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Roger De Hoveden
The Annals vol.2., From A.D. 1180 To A.D. 1201.

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Roger De Hoveden
The Annals vol.2., From A.D. 1180 To A.D. 1201.
page 25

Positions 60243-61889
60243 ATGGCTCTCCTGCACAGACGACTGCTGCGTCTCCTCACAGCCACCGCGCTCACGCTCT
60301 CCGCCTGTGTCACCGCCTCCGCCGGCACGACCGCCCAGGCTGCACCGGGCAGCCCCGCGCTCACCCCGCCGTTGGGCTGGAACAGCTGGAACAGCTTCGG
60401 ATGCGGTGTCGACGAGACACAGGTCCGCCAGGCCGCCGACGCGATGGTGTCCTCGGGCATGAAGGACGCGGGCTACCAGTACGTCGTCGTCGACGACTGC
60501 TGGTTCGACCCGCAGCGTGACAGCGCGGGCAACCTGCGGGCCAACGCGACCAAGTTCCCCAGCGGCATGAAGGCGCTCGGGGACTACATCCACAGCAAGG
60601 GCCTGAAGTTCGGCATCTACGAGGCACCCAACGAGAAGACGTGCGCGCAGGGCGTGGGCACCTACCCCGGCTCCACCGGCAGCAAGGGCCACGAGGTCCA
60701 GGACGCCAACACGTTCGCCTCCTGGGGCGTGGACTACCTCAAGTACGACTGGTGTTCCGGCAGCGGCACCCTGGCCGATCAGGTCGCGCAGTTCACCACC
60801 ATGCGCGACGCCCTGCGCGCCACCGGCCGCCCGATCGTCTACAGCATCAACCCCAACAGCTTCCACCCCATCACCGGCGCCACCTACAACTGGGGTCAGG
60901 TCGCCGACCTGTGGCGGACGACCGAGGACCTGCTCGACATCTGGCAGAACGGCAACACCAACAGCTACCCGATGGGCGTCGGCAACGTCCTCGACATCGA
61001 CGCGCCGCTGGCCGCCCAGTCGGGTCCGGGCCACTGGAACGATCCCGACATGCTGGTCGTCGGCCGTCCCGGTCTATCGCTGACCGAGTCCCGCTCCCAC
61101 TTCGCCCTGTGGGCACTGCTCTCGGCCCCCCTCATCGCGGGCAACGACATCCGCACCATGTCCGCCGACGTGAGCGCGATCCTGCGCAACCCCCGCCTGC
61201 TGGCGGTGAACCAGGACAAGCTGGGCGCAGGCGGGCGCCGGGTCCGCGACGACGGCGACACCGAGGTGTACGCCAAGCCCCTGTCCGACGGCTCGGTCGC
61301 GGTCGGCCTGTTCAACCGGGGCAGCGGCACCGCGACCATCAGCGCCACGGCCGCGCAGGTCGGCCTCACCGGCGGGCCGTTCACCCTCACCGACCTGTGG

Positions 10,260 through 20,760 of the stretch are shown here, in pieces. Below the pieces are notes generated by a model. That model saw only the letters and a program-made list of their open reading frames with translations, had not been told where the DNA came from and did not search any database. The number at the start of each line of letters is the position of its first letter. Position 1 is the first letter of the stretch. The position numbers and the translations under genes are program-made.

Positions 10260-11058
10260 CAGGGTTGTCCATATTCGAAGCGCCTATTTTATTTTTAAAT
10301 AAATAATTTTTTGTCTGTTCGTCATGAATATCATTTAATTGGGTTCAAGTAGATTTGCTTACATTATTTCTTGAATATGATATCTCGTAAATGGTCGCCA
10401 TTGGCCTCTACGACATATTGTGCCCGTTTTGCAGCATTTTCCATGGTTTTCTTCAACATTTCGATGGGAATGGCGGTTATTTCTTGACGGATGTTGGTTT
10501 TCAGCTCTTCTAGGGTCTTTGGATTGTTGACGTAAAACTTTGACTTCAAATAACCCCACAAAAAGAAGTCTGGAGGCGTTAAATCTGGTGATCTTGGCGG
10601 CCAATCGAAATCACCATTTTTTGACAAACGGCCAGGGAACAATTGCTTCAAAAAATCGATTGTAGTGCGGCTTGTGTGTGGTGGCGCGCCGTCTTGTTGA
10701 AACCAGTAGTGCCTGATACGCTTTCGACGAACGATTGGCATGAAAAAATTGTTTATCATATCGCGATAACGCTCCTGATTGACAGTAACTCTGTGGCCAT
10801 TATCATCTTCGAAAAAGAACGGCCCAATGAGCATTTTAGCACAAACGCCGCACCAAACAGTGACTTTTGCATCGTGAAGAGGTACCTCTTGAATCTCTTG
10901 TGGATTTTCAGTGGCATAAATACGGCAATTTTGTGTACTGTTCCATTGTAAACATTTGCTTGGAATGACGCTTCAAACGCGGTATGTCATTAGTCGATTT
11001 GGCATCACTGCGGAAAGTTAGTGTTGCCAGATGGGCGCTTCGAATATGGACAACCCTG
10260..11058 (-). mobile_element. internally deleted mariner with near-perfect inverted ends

dish, he withdrew from him, and again leagued himself by oath with his father's enemies, and then returning to his father, declared that he could in no way see how he was to inflict upon the men of the castle the punishment they had deserved ; after which, leaving his father, he set out for Dorat. But his father, thinking him peaceably inclined, recalled ' him ; on which, returning and entering the castle, and not being able to bring the wickedness which he contemplated to the wished-for result, he swore by the body of Saint Martial, that he would assume the cross. His father, however, thinking that he had done this more through indignation than religious feeling, in an affectionate manner used all his endeavours to recall him from this rash vow, asking of him on his knees, and weeping, whether that vow had proceeded from rancour, indignation, poverty, or religious feelings. To this the son made answer, with all kinds of oaths, that he had made the vow solely for the remission of the sins which he had been guilty of towards his father ; and added, when he saw his father opposing it and shedding tears, that he would slay himself with his own hands, unless his father should cease to dissuade him from his purpose of assuming the cross, inasmuch as the body of the Lord which he had that day beheld, consecrated before his eyes, testified that he ought a long time before that to have assumed the cross, but it had not till then been disclosed to him ; hoping and trusting that he should be in the more full enjoyment of his father's favour, as he was unwilling to go on the .pilgrimage without his favour. On this, his father learning his holy and fixed determination, replied ; " The will of God and your own be done. I will be your supporter and assistant in acquiring the earldom, and will provide you, by the help of God, with such plentiful supplies, that no one, of whom I have heard going to the land of Jerusalem, could at any time have done his service to God on a more bounteous scale." On this, the king the son returned many thanks to his father, and entreated him to deal mercifully with the men in the castle and the barons of Aquitaine ; to which his father, in tears, made answer, and promised that he would act in every one of those matters quite according to his pleasure. The king the son, again returning thanks, sent for the men of the castle, and, though against his father's will, threw himself with the burgesses at his father's feet, and asked for peace in their


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